Getting a good night's sleep is a problem for some people. How much more if you are in space? That is what the astronauts stationed in the Mir space station have realized.
They found out that they are getting lesser sleep, more wakefulness, and their whole sleep structure is in a mess while in microgravity. But how could this be?
Decreases in Sleep Efficiency in Space
In a previous study conducted by scientists from NASA Ames Research Center, Harvard Medical School, and Harvard College, they found that astronauts sleep less while in space than on Earth.
They studied the sleeping patterns of four cosmonauts and one astronaut before, during, and after their space mission. Their preliminary results suggest that they only sleep for 5.7 hours while in space, a much shorter time than they are on Earth, which could last for 6.7 hours.
That also means that they spent more time being awake in bed, which leads to a 17.7% sleep efficiency reduction.
Moreover, the researchers found that the non-REM and REM sleep patterns of the cosmonauts and astronaut have decreased by 14.1% for non-REM and 25.8% for REM. It takes about 90 minutes for them to reach the REM stage, which is 1.5 times longer than they were on Earth.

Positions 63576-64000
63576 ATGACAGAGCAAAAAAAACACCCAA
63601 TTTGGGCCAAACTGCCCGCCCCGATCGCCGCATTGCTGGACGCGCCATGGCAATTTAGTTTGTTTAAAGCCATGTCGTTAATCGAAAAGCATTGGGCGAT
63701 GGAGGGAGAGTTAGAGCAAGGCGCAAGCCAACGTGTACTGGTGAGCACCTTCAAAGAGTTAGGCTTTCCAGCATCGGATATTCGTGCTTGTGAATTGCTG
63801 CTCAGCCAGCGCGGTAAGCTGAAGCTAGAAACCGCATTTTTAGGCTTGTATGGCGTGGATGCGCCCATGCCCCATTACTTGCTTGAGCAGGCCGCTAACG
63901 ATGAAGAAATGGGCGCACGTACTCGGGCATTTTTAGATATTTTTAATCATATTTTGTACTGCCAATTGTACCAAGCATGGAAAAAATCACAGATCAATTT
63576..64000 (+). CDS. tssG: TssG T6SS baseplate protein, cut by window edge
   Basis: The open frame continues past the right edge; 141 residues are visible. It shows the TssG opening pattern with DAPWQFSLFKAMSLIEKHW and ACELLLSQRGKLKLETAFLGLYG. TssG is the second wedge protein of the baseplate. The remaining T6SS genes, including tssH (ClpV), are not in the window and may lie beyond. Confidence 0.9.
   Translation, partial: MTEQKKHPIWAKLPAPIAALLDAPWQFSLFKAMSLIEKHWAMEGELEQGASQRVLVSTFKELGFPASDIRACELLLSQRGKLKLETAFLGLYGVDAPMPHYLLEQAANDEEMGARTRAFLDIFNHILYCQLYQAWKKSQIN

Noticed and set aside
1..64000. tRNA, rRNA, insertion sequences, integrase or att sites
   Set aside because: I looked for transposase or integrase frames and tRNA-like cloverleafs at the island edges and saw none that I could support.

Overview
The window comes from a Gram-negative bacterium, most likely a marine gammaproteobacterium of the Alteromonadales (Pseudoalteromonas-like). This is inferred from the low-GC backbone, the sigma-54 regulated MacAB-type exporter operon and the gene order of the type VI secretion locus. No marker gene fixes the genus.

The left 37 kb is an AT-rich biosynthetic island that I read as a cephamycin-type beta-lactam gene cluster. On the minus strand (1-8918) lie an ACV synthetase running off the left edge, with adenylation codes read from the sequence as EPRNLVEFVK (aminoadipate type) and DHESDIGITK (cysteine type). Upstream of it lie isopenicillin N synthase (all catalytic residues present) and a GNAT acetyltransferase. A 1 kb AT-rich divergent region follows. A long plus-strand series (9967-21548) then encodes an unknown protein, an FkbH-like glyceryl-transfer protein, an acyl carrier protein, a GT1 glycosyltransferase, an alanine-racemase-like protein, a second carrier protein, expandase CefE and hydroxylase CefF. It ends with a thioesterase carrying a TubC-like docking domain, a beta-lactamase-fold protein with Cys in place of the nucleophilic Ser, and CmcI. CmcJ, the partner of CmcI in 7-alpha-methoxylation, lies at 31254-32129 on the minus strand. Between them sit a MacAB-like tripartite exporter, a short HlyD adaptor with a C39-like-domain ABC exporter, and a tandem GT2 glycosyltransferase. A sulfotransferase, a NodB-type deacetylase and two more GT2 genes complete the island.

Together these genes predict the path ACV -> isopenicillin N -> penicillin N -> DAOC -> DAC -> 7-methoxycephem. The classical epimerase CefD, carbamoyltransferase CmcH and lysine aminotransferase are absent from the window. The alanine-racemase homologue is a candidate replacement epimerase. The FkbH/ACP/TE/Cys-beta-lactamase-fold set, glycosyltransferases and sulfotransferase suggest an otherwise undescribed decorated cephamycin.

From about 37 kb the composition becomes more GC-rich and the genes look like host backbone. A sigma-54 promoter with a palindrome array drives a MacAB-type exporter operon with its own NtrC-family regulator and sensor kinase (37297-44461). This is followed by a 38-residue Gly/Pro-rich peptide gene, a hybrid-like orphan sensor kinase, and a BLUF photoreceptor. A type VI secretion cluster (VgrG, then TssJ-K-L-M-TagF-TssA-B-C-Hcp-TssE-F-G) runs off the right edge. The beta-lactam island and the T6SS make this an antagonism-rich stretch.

But with the exception of the decrease in the amount of sleep and increase time it takes them to sleep, most of their sleep patterns across the inflight space appears to be stable.
Harvard College undergraduate researcher and lead author Oliver Piltch said that there were marked shifts in the sleep patterns compared to baseline which evolved throughout the space mission.
Their findings were also consistent with previous studies on sleep continuity and found that sleep efficiency decreases during spaceflight missions.
Their study contributes to the understanding of sleep patterns I space to better equip astronauts for success in long-duration flights such as a trip to Mars or the Moon.
How Can Sleep Changes Affect Health?
While in space, astronauts need sufficient and good sleep quality to ensure normal physical and mental health to work properly. They usually have on-orbit sleeping problems, and it could influence their health and safety while on their mission.
The researchers noted in their study that the sleep changes induced by the extreme environmental conditions during a spaceflight mission could also reveal the same changes by the more moderate conditions on Earth.
Moreover, their research supports previous studies that claim that sleep patterns can adapt to different environments. It also points out that sleep deficits that astronauts or cosmonauts are facing while working around the clock while in space provides evidence for the danger of stress and shift-work schedules for humans.
Sleeping in space has become a new field of interest in the medical field. Various researchers have been looking for ways to counter sleeping problems such as pharmacologic interventions, crew selection and training, and light treatment. Others have also considered using traditional Chinese Medicine as a countermeasure.
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